Posted On by &filed under Calcutta High Court, High Court.

Calcutta High Court
Bipul Chundra Gupta vs Hazi Nasib Ali Majumdar And Ors. on 29 March, 1909
Equivalent citations: 1 Ind Cas 655
Bench: Sharfuddin, Coxe


1. The present appeal arises out of a suit brought by one Bipul Chundra Gupta against one Nasib Ali and 14 others, for some of whom their legal representatives were afterwards substituted.

2. It appear’s that Nasib Ali, defendant No. 1, obtained a license for catching “wild elephants in the Lushi Hills District in 1901 from the Superintendent of that district and organized a khedda in which enterprise a number of people including the plaintiff joined him as shariks.

3. A document was executed on the 17th Agra ban 1308 between Nasib Ali, defendant No. 1, as first party and 13 others (one of whom is the plaintiff himself) as second party. This document related to the business of the khedda, its management and the division of profits among the shariks.

4. It appears that one of the shariks named Nawsheneeab did not contribute towards the business and so was not treated as a sharik at all and was replaced by one Abdul Ali, defendant No. 15. Several persons subsequently purchased shares from some of the executants of the agreement and thus became interested in the business.

5. The agreement indicates how the profits are to be divided and in what proportion and among whom.

6. It appears that it was defendant No. 1 alone to whom the license was granted, but as the business required a considerable amount of money, the defendant No. 1 induced 13 others to join him in the business, which, number, after the execution of the agreement, swelled to 35.

7. The plaintiff brought this suit praying for a decree against defendant No. 1 and his brothers for an account and for the money that might be found due to the plaintiff on an account being taken, and in the event of no account being rendered, for the sum of Rs. 301-10-2, with costs and future interest. The above sum, it was alleged, was the proportionate share of the plaintiff in the profits made out of the business.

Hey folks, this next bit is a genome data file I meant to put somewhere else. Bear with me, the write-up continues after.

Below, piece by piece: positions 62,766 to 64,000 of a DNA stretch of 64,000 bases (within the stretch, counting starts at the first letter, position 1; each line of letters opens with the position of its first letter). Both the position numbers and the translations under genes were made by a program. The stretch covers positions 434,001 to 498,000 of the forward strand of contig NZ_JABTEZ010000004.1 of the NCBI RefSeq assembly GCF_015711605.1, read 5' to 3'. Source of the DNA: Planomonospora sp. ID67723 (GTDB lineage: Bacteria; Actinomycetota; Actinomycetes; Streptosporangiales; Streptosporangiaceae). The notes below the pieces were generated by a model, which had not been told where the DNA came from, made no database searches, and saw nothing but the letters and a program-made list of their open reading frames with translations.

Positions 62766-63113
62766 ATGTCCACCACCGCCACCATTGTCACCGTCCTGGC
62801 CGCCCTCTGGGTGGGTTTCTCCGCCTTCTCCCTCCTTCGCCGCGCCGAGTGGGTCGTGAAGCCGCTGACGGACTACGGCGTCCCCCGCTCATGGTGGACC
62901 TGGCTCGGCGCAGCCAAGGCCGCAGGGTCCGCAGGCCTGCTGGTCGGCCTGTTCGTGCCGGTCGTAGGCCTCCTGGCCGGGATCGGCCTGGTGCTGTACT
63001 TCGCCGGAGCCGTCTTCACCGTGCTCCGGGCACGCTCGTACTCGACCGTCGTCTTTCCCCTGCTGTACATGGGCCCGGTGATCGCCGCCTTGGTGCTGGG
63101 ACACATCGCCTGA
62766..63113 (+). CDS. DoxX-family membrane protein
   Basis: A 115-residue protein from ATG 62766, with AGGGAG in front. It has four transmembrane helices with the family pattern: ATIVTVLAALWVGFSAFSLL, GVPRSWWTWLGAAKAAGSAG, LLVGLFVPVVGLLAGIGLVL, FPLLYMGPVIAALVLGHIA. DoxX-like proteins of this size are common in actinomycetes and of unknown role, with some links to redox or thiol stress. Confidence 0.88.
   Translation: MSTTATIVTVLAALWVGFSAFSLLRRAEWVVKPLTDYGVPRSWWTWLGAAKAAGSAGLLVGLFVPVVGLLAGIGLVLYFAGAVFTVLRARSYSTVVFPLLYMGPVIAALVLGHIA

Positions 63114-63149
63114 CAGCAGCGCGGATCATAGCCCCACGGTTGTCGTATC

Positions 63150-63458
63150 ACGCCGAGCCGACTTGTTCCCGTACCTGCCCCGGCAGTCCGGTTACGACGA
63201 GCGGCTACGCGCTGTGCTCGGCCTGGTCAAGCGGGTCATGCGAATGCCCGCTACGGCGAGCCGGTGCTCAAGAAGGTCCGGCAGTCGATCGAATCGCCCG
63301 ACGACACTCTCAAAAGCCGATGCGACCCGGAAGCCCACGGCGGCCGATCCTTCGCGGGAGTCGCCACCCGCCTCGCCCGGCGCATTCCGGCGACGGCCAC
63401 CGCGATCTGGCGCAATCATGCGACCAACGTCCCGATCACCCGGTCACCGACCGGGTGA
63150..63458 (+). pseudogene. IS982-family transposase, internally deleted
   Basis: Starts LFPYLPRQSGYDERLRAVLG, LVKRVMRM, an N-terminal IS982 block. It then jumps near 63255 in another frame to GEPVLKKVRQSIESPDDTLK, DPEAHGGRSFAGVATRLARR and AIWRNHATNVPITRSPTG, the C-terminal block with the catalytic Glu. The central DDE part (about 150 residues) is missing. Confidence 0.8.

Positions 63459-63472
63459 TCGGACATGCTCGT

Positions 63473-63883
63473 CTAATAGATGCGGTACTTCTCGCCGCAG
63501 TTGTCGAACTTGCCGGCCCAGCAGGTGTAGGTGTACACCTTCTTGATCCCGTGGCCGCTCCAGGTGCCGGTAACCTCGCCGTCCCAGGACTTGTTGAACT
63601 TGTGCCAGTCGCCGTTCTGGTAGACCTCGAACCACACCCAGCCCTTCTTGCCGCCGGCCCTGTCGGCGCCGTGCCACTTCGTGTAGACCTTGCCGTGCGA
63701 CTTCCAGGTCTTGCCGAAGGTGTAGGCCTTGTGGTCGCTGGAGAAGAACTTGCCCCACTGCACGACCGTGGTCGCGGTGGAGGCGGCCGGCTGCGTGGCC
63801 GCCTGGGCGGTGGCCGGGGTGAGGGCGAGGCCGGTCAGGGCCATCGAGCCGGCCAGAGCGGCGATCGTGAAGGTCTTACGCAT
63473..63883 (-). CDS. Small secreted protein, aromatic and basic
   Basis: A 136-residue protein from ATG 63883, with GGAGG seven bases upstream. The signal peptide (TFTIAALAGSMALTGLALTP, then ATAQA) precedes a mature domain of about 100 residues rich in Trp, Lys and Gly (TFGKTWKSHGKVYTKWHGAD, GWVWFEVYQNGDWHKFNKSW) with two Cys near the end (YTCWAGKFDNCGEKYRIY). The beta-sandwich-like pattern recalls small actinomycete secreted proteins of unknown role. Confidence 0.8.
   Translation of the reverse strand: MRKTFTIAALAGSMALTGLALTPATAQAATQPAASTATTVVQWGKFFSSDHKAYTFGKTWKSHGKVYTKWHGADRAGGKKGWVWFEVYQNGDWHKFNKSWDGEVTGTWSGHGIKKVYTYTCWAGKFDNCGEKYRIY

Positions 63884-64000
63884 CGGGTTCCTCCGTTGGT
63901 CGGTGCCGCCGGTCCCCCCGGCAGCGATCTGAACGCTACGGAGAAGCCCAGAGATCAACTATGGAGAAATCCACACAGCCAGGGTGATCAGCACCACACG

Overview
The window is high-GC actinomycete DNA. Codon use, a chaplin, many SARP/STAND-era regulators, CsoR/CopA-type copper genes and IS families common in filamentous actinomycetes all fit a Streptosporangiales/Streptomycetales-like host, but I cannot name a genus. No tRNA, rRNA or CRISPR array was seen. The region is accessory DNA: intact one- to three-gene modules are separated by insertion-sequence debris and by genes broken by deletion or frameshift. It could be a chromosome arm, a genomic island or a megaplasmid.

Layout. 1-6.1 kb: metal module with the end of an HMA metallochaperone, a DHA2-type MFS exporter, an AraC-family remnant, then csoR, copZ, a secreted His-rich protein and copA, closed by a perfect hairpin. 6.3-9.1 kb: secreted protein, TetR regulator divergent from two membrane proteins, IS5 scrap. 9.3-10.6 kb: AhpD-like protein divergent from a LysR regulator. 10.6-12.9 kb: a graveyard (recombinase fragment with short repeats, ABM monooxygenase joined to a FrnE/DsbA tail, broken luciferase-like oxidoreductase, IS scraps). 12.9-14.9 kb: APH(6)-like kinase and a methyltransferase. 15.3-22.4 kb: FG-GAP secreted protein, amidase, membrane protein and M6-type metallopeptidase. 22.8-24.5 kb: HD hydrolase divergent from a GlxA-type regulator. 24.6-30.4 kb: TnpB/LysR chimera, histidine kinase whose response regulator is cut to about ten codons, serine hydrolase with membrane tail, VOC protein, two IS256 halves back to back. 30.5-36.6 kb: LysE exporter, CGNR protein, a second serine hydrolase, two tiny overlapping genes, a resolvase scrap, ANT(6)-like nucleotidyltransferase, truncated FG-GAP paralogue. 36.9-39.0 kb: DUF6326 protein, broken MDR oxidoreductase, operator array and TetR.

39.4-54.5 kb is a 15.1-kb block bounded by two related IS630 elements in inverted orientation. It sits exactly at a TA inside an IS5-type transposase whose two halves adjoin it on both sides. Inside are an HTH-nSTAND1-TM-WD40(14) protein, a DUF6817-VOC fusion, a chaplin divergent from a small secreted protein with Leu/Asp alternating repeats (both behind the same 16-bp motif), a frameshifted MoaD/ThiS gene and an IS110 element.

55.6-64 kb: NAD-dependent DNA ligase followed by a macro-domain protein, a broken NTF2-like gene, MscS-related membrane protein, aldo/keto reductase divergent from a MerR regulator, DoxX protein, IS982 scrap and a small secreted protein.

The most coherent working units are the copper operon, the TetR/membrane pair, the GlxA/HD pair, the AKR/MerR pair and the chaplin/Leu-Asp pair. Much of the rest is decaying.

8. On behalf of the defence it was contended that Section 4 of the Indian Companies Act 1882, was a bar to the suit as the partnership consisted of more than 20 persons and was not registered under the Act.

9. The first Court gave a preliminary decree to the plaintiff against the defendants Nos. 1, 2 and 3, but on appeal to the officiating District Judge the plaintiff’s suit was dismissed on the ground that the partnership was not registered under the Companies Act. The plaintiff now appeals to this Court and the points urged on his behalf are (1) that the work was only for one season and not a continuing one and hence Section 4 of the Indian Companies Act has no application; (2) that Section 4 Indian Companies Act refers to business actually carried on by more than 20 persons, while in the present case under the agreement only one man, namely, defendant No. 1, was to carry on the business without any interference on the part of the members of the second party (vide paragraph 4 of the agreement). There were other points also but in the view we take of the case we do not think it necessary to discuss them.